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the Degree Confluence Project
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United States : Colorado

3.7 miles (6.0 km) SSW of Caddoa, Bent, CO, USA
Approx. altitude: 1215 m (3986 ft)
([?] maps: Google MapQuest Multimap topo aerial world confnav)
Antipode: 38°S 77°E

Click on any of the images for the full-sized picture.

#2: View to the north. #3: View to the east.jpg #4: View to the west. #5: John Martin Dam. #6: GPS's

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  38°N 103°W (visit #2)  

#1: View to the south.

(visited by Ben Manthey and Michael DiGrazia)

30-Jun-2001 -- We got an early 6:20 AM start from Ben's house for a long day of confluence hunting. All the confluences in the immediate area had already been visited, however there were three in the southeastern corner of Colorado that hadn't been visited. We started by heading east on Baseline Road, which led directly past 40°N 105°W. This didn't count as an official visit since we didn't take any pictures, or even stop. It could have counted as a visit since the road was within 100 meters of the confluence, but Ben would have had a zillion visits if that was all that was required. Once to the main highway we headed south to the mousetrap (local parlance for a meeting of two limited access highways). We headed east out of the mousetrap and into the high plains of Colorado. After an hour and a half we reached the town of Limon where we exited the main highway and took to the secondary highway, route 40. In the town of Kit Carson we turned south onto route 287. Technically we could have taken 287 all the way from Mike's house to the vicinity of the second confluence we were planning on visiting. We didn't do this since we had little desire to waste enormous amounts of time in the sleazier parts of downtown Denver. On 287 we passed through the town of Eads. Ben wondered if it was named after the man who built the first bridge across the Mississippi River. In the town of Wiley we encountered a lovely, fragrant stockyard and headed west on route 50. Route 50 led us to within a few miles of the John Martin Reservoir and Dam as well as the confluence. We were unable to figure out who John Martin was, but we have since learned that a portion of the Santa Fe Trail is preserved there. We didn't know this at the time so we didn't stop and check it out. The confluence was directly to the south of the reservoir and we had to skirt around it to the east. This eastern route lead directly past the dam. Once past the dam we followed the dirt roads to within 1.25 miles of the confluence. There was a small dirt path meant for farmers' trucks that lead very near the confluence. We followed the path by car at a snail's pace (passing bundles of rusted barbed wire) to the corner of a large fenced area. At the corner of the fenced area there was a foundation of a 5X10 single room dwelling. We were within 0.25 miles of the confluence. We got out of the car and walked away from the road, for the last few feet, to the very bland confluence. We quickly took the necessary pictures and headed back to the car, since it was already a very hot day. It was about 10 AM. This was Ben's third confluence, and Mike's second, in a boring eastern Colorado field. Ben felt that he was destined to visit boring confluences. He was to be proven wrong in a few hours. Next stop: 37°N 103°W.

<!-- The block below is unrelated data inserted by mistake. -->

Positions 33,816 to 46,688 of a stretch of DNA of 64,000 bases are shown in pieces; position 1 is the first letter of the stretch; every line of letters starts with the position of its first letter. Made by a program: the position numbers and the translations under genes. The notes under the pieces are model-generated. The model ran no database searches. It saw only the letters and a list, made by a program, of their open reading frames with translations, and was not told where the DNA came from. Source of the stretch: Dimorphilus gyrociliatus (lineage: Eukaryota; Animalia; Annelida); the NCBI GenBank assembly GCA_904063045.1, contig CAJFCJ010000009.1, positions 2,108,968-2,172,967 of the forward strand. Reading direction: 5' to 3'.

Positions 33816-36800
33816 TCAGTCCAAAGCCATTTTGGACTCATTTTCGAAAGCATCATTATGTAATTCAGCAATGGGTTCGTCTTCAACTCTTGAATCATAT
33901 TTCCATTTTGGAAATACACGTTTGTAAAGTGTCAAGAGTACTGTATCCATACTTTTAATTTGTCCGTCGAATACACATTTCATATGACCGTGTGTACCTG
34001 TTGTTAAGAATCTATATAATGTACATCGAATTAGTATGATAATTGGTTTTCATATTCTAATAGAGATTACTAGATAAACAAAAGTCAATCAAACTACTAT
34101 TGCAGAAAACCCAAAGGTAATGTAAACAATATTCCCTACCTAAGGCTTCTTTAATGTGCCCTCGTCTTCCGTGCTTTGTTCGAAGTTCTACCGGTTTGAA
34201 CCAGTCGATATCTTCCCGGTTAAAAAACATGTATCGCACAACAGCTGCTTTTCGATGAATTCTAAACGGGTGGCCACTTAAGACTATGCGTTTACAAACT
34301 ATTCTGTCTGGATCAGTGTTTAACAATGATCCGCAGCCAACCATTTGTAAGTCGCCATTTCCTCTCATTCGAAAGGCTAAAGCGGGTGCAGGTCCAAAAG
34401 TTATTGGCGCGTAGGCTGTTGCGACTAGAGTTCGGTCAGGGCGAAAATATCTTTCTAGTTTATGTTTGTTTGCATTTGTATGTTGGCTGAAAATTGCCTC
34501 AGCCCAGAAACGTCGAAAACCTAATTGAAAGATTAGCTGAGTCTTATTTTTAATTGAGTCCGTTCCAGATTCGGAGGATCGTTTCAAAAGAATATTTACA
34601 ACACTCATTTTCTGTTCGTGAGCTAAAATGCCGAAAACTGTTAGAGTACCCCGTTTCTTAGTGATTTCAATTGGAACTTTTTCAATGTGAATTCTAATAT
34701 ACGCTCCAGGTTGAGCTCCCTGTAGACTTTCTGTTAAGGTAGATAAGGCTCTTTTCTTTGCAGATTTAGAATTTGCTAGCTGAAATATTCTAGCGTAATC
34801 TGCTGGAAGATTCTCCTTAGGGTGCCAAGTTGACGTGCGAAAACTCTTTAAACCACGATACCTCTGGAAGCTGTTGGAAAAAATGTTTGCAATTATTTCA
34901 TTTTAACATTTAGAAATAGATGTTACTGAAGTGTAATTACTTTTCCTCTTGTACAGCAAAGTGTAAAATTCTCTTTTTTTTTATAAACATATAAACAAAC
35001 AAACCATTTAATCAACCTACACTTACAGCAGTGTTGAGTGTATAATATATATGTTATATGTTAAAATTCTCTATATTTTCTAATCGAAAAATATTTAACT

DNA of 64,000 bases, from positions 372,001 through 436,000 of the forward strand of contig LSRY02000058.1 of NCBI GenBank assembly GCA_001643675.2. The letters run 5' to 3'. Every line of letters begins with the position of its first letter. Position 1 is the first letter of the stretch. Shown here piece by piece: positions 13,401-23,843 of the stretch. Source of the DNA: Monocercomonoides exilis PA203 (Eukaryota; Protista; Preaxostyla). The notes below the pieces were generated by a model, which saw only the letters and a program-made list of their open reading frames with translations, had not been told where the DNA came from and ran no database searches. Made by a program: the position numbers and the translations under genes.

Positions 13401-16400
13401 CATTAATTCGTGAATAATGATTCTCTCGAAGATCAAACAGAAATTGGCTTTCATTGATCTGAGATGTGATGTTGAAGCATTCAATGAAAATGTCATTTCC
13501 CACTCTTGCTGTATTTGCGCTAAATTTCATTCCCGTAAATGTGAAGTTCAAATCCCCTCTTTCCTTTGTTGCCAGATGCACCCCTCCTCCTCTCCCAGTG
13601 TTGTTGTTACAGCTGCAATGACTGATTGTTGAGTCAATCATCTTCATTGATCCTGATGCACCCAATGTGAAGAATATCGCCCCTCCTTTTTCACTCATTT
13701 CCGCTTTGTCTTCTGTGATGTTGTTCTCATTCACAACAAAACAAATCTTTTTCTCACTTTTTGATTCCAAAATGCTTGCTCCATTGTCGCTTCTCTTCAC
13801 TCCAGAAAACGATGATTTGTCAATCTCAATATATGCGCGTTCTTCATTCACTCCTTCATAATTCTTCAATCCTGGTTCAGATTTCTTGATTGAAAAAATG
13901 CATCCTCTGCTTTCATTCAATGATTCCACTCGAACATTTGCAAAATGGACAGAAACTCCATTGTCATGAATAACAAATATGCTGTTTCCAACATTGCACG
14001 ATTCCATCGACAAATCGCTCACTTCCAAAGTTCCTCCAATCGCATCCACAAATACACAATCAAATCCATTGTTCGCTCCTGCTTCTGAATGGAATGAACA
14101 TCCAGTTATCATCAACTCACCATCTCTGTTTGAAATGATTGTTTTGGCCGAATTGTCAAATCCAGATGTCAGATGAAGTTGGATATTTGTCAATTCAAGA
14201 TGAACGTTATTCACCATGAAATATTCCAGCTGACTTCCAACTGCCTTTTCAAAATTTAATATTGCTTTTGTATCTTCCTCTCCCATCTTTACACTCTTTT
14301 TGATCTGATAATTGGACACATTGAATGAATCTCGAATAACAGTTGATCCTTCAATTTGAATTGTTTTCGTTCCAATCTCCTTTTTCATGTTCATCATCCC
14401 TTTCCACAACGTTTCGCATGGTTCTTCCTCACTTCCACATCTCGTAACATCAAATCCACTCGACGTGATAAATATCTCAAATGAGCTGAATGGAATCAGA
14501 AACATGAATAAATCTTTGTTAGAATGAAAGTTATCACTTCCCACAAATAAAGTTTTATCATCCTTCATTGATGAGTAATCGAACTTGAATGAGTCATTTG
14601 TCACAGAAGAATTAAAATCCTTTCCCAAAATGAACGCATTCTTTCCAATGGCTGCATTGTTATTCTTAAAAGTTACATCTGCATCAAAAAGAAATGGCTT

All pictures
#1: View to the south.
#2: View to the north.
#3: View to the east.jpg
#4: View to the west.
#5: John Martin Dam.
#6: GPS's
ALL: All pictures on one page (broadband access recommended)